If an independently-minded voter is confronted with a choice between a Republican and a Democrat, and they consistently vote for one side over the other, this does not imply that they are not independent, but it would seem to imply that they lean conservative or liberal, and points toward the pernicious prevalence of lesser-evilism. They could be voting for what they see as the lesser of two evils, or against the greater of two evils, and they may well do so against their inclination or their better judgment, simply because they would rather vote Republican or Democrat than not vote.On the other hand, it may well be the case that many Independents chose not to vote rather than vote for a Republican or a Democrat. In the vast majority of elections, the wide majority of Americans opt not to vote rather than vote for a representative of the ruling parties. And who can blame them? If an Independent or third party candidate in any race at any level of government could manage to mobilize even a fraction of traditional non-voters – whatever that magical strategy might entail – they would dominate Republicans and Democrats who thrive on low voter turnout.
On the third hand, one might also simply accept the argument that "most Independents aren't Independent" if they vote for Democrats and Republicans. But it should be noted that the same basic argument can be made for almost anyone who votes for Republicans and Democrats. For example: most progressives aren't "progressive" if they vote for Democrats, and most conservatives aren't "conservative" if they vote for Republicans, and so on. What are they then? If you support the Republican or Democratic party, chances are you are a reactionary. Many voters even admit this. A large proportion of Democratic voters do not vote for Democrats, they vote against Republicans. Similarly, a large portion of Republican voters do not vote for Republicans, they vote against Democrats. (See this post for an extended argument on this point.)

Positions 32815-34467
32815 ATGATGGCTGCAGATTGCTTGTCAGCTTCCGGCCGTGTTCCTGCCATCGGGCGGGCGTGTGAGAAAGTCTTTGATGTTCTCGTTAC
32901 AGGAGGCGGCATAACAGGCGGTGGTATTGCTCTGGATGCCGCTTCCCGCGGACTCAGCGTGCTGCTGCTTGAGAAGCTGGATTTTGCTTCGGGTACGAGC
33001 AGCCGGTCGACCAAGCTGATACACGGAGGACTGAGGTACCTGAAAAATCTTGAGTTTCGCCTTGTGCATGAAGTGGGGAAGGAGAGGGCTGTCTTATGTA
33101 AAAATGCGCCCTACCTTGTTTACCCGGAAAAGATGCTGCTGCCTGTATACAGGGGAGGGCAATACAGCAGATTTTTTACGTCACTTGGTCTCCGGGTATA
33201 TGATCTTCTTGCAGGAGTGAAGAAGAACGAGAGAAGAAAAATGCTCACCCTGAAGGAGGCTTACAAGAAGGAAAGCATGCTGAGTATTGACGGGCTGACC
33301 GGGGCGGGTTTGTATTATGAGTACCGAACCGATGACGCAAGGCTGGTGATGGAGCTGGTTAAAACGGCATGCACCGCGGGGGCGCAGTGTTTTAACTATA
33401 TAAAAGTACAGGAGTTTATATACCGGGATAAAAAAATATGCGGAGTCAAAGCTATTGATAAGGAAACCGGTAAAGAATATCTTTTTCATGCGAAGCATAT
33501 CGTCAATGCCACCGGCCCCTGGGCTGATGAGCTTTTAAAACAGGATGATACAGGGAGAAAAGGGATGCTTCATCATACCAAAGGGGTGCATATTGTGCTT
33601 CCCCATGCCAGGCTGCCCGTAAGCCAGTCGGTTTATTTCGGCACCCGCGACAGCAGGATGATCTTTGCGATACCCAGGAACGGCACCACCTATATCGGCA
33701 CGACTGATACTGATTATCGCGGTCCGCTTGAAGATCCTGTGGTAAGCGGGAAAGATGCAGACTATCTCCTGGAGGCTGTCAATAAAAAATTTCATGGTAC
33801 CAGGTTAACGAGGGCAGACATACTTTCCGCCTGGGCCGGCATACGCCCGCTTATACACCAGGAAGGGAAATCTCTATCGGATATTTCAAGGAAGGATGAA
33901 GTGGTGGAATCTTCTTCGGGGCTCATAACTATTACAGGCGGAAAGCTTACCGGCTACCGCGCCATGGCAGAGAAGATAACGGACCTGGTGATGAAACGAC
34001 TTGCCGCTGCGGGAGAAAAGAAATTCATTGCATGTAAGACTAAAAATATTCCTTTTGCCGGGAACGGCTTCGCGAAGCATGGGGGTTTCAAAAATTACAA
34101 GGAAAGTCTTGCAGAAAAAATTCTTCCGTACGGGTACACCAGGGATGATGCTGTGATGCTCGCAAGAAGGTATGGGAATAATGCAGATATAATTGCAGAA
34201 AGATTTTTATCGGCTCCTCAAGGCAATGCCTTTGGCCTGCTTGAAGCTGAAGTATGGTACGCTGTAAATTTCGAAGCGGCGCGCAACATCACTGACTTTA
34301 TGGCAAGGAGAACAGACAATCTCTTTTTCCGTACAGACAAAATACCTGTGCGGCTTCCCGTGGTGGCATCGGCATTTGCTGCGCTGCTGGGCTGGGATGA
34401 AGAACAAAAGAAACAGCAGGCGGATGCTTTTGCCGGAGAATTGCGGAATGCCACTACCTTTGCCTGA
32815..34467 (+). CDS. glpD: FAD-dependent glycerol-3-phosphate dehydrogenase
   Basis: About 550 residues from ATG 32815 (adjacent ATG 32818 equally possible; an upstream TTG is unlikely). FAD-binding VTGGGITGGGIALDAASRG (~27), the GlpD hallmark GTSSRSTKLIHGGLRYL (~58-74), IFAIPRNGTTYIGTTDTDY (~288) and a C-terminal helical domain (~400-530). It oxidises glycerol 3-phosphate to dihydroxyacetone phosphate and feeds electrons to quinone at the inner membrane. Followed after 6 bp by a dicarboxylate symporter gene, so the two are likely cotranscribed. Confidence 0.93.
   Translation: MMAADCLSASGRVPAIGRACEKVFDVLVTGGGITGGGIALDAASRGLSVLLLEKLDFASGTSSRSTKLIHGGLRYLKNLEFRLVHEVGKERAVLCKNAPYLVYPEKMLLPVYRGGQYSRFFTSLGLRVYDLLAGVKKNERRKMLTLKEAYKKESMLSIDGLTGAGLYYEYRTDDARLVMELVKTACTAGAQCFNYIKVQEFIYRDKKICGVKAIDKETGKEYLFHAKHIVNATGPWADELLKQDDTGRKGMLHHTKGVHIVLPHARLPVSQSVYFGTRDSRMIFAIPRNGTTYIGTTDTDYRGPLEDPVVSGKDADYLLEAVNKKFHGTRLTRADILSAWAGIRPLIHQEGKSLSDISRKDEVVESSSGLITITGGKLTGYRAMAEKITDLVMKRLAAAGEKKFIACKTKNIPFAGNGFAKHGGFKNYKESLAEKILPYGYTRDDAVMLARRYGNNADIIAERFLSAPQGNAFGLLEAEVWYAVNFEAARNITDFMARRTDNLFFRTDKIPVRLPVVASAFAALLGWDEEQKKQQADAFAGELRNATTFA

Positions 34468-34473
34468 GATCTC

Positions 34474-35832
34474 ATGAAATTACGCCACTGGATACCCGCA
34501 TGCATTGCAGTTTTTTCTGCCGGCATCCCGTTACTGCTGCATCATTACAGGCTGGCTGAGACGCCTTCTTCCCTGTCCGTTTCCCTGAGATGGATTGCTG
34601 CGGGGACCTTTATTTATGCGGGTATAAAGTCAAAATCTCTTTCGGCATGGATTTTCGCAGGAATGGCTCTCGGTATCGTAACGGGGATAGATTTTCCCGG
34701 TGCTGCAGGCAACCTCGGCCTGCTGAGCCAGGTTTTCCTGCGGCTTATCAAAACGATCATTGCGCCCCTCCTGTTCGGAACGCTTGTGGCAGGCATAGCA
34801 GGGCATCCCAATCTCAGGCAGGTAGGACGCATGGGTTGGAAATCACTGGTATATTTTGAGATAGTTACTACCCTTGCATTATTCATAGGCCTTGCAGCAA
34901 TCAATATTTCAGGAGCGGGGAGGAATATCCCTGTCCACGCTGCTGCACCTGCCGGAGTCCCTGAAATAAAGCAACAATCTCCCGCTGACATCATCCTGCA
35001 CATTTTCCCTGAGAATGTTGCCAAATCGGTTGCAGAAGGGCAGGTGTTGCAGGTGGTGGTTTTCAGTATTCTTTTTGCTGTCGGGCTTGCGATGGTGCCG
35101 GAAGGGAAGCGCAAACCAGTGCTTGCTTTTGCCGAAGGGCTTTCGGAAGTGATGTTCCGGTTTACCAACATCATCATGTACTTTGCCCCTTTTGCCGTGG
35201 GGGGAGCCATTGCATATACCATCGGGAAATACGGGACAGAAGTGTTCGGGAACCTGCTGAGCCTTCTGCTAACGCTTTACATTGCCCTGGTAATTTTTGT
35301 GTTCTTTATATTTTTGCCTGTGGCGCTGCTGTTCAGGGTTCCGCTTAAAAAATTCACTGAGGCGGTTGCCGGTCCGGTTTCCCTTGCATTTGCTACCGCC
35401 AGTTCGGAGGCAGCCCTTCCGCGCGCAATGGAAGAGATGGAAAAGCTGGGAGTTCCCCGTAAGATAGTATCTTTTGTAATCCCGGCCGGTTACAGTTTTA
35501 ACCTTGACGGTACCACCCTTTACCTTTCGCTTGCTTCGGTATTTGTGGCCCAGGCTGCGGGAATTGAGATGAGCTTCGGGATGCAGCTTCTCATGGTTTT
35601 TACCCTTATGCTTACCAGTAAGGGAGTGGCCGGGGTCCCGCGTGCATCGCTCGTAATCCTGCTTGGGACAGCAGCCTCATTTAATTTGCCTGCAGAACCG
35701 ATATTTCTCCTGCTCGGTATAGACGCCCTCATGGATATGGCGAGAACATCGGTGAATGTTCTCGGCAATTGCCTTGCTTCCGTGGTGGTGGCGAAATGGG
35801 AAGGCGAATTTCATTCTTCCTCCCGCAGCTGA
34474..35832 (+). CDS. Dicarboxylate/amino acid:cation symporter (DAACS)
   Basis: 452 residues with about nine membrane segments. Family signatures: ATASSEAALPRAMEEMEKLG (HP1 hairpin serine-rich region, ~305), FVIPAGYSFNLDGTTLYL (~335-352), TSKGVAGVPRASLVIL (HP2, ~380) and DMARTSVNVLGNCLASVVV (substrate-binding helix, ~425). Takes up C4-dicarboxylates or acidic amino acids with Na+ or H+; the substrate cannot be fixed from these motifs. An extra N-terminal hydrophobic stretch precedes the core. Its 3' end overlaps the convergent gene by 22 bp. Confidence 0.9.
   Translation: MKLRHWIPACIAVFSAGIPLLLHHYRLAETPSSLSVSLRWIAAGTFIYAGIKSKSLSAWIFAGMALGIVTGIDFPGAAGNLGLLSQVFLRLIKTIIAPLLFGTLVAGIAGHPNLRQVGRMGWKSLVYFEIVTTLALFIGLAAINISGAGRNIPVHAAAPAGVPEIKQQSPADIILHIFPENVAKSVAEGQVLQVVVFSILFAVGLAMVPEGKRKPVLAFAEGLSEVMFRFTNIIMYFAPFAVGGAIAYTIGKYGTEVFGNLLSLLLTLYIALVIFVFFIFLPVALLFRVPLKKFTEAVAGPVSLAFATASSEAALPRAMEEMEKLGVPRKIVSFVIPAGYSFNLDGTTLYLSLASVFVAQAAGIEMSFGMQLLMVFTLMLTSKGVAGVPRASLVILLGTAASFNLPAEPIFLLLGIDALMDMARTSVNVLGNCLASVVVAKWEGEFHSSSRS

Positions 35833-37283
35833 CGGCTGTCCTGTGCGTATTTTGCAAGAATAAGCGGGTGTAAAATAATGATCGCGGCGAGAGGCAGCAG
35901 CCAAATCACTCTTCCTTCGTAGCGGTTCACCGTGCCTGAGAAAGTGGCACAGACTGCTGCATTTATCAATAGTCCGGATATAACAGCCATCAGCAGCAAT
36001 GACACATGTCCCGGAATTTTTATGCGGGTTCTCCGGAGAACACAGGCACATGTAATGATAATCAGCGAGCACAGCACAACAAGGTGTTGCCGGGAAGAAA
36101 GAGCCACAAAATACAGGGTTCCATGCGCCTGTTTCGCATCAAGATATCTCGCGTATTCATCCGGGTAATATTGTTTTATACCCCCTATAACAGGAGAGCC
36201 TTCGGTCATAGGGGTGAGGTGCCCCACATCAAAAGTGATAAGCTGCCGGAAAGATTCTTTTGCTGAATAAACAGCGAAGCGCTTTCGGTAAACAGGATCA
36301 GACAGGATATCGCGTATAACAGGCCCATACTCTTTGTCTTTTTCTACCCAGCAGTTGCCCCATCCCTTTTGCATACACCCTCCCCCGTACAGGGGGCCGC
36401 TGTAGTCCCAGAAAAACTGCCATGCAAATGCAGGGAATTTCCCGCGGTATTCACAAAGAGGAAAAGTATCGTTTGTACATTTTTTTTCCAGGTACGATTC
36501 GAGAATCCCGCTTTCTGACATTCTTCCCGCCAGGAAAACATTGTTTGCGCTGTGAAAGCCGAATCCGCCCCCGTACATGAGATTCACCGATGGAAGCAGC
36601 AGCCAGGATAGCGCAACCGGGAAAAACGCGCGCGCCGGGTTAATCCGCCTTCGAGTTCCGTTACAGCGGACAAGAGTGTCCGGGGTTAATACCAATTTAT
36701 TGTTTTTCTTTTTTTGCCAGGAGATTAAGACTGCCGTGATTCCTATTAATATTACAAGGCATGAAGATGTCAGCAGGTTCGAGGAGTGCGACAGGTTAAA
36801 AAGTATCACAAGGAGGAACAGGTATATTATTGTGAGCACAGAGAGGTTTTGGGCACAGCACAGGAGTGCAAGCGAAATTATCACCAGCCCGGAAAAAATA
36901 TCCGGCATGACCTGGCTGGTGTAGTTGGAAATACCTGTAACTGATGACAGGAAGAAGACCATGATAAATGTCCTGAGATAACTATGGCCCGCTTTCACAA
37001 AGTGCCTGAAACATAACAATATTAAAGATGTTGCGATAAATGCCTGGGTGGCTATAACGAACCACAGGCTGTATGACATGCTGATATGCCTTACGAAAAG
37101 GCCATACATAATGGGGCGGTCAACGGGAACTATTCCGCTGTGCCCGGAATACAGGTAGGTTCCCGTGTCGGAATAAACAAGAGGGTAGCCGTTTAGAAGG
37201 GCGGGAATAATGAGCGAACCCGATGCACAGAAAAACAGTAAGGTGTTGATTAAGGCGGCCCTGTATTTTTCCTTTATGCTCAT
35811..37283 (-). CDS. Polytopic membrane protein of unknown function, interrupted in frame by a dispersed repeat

In other words, the Democratic and Republican parties are the dominant granfalloons in the United States. Indeed, the alleged opposition between the Democratic and Republican parties is as meaningless as the party labels themselves. They are united, for instance, in their unflinching support for the endless expansion of the global warfare and corporate welfare state. As I've argued before, so-called "divided government" has become the norm over the last sixty years precisely because the Democratic and Republican parties have so thoroughly undermined the separation of powers. But under the conditions of the reigning two-party state and duopoly system of government, divided government is not enough to "keep them honest," as MW puts it.
The reason for this is well known: they work in concert, in the interests of further consolidating and centralizing power in the hands of the ruling parties and political class. Needless to say, those interests are often diametrically opposed to the interests of the people of the United States, and the means by which those interests are pursued are equally often at odds with the principle of Constitutional government. But we need not throw up our hands, because we can just roll up our sleeves: independent strategy can only work from the bottom up because Democrats and Republicans control virtually all levers of power from the top down. Yet this may not be as difficult as it might seem. At the federal level, and in numerous states and locales, the election of just a handful of Independent or third party candidates would be enough to ensure that NO PARTY has a governing monopoly. Now that's divided government!